Russian President Vladimir Putin paints in superheroes during an exhibition to his glory in December 2017 in Moscow
By promising the United States an „immediate“ response in the event of a nuclear attack, President Vladimir Putin, almost guaranteed a fourth term on March 18, set the tone: the era of tension with the West is not finished.
Unless huge surprise, the former agent of the KGB (Soviet secret service), should win the election of March 18, which will put him in power until 2024, after a lackluster election campaign in Russia but rich in diplomatic confrontations between Moscow and the Western powers.
„It seems that on the eve of the Russian presidential election, the conflict between our country and the West could reach an unprecedented level, even more dangerous,“ says the news website Gazeta.ru, referring to „a new + Cold War + „.
In early March, Vladimir Putin, 65, extolled Russia’s new weapons in a speech soaked in military rhetoric and among the most bellicose he has spoken in 18 years in power.
If Russia, or one of its allies, is struck by a nuclear weapon, „our response will be immediate,“ he said, revealing the existence of new Russian weapons presented as „invincible“.
On February 7, Washington announced that it had killed at least 100 pro-regime fighters in Syria, including several Russian mercenaries. Five Russian citizens were „a priori“ killed, admitted Moscow, pointing out that they did not belong to the Russian army.
Some have seen a rare direct confrontation between Russian and US forces, while relations between Moscow and Washington are at their lowest, including poisoned by suspicions of Russian interference in the US electoral process.
Vladimir Putin has once again swept these accusations in an interview on Friday with the US television channel NBC, denying any possible role of the Russian state in the election of Donald Trump in 2016.
On March 6, tensions with the West mounted even more when British police announced that former Russian spy Sergei Skripal, a double agent who had worked for the British, had been poisoned in Salisbury, the south of England. Speculation has been going on in the London response if it turns out that Moscow is involved in this affair.
Relations between Russia and the West are at the „most toxic level since the end of the Second World War“ and „the Skripal affair can poison them more,“ says Gazeta.ru.
– 4 years after Crimea –
Election poster for Vladimir Putin for the March 18 election
All of this is quite good for the Putin candidate, the image of a beleaguered Russia accused of all the evils by the West being, according to the polls, a factor encouraging the Russians to gather and vote for him.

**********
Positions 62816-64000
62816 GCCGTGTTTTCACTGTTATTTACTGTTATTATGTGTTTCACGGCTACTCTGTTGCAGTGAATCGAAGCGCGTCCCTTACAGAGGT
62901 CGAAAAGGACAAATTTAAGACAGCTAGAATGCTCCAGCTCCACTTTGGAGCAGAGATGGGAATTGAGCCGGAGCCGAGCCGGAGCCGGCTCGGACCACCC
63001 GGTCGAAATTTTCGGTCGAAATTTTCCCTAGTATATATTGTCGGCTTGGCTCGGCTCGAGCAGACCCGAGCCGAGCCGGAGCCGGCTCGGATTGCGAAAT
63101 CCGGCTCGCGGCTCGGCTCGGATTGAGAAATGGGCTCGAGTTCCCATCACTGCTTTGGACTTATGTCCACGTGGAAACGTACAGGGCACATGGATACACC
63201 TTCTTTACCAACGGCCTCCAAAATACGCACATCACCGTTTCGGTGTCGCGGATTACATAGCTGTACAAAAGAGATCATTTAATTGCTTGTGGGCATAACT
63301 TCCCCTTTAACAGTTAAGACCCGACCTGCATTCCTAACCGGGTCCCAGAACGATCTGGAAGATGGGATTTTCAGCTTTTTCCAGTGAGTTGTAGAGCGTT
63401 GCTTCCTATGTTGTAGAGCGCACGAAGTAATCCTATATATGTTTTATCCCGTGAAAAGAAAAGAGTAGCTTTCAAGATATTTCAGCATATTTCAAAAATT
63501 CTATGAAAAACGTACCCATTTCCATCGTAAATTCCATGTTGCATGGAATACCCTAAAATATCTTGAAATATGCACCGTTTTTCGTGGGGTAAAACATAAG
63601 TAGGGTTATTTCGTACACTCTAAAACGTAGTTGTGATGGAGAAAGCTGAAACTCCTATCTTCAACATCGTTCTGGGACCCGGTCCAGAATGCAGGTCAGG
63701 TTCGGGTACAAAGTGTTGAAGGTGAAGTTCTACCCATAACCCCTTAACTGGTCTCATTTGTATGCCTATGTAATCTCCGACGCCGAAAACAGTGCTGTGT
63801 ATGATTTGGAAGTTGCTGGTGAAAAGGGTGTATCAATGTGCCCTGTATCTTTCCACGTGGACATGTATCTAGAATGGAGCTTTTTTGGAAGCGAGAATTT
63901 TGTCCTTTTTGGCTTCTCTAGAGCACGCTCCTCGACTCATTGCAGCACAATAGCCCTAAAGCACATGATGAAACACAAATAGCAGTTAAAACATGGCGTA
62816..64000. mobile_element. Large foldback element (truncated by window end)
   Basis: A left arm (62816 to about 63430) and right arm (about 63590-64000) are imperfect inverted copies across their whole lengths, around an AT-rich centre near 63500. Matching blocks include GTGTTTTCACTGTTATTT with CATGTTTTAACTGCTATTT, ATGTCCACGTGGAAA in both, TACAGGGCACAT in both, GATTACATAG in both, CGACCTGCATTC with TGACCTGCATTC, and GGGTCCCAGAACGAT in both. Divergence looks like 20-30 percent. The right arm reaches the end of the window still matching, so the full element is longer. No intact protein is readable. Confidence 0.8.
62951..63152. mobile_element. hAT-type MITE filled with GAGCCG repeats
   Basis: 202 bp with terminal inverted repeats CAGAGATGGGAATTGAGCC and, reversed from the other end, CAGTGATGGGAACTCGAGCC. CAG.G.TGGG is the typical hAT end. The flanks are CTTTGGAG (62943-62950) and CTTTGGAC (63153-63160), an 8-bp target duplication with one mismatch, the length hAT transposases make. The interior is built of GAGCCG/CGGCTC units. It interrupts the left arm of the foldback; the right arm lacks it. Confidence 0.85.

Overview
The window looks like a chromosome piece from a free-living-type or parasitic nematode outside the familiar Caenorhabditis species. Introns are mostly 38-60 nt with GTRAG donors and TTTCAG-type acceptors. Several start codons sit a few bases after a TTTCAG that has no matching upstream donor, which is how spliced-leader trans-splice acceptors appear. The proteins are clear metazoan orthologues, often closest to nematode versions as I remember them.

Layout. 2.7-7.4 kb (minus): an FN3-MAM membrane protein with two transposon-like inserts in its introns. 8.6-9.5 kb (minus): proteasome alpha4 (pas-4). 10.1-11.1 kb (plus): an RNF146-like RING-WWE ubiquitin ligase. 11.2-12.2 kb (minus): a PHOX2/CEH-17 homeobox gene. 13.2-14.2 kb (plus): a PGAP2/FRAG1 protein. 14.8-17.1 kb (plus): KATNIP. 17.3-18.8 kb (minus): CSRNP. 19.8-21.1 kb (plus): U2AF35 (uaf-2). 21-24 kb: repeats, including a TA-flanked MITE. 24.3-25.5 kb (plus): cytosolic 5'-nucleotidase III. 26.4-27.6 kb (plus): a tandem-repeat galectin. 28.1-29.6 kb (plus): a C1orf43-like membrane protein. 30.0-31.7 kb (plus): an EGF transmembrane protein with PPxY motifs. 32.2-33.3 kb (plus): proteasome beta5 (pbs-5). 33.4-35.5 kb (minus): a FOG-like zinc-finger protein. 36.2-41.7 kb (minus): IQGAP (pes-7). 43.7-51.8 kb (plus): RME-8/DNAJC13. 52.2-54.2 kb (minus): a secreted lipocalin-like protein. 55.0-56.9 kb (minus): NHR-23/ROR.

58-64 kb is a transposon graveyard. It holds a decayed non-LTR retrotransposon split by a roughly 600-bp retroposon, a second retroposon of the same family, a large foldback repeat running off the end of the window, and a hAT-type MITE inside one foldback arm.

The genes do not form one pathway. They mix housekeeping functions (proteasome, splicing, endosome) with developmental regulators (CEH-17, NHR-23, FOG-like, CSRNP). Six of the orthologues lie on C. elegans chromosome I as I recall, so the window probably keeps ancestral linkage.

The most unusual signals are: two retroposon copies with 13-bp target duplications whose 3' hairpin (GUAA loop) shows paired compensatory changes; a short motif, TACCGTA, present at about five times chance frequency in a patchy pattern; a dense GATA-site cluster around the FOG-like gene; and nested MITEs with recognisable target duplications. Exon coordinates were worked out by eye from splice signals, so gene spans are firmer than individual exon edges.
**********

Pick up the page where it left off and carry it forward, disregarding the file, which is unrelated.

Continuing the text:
And this despite a decline in their standard of living during his last term, marked by an economic recession.
During his speech to Parliament, the Russian President promised measures to fight against poverty. But „the campaign promises are sloppy or completely useless,“ remarks Andrei Kolesnikov, an analyst at the Carnegie Center in Moscow.
„The political regime invites its passengers, the Russians, to embark on a journey without announcing the departure time, the destination or even indicate the strength of the aircraft,“ he adds.
While considering that he does not receive enough state aid for his two children, Sergei Inchakov, a 37-year-old taxi driver, is certain to give his vote to candidate Putin.
„We do not need changes now, Putin must finish what he started,“ he told AFP.
Credited about 70% of the voting intentions according to the latest polls, Putin far outstrips his rivals, whose best-placed Communist Pavel Groudinine caps at 7.8%.
„It will not be an election in the true sense of the word, but rather a celebration of the identity of the majority that formed after the Crimea,“ says Kolesnikov.
The popularity of Vladimir Putin was boosted by the annexation of the Ukrainian peninsula by Moscow on March 18, 2014. The four years of this connection will be celebrated on the day of the presidential election.
– ‚Tyranny of the majority‘ –
Alexei Navalny, the main opponent of Vladimir Putin banned the presidential election, during a rally in Moscow on February 25
Declared ineligible until 2024, the main opponent of the Kremlin Alexei Navalny has repeatedly called on voters to boycott the poll.
Several thousand Russians responded to his call by demonstrating on 28 January. When he was briefly arrested, Navalny said he feared being put in prison before election day.
In spite of his efforts, the participation rate in the presidential election should reach 60% according to polls, which would ensure Vladimir Putin the desired legitimacy.
It could encourage him to pass a series of laws limiting even more civil liberties, including targeting the media and the opposition, say critics of the Kremlin.
Russian MPs are discussing a law that would make it possible not only to designate organizations but also individuals as „undesirable“ and to restrict their access to public space.
„A tyranny of the majority is emerging,“ notes Kolesnikov. „The country remains united behind the usual anti-Western values, isolationist and conservative,“ he says.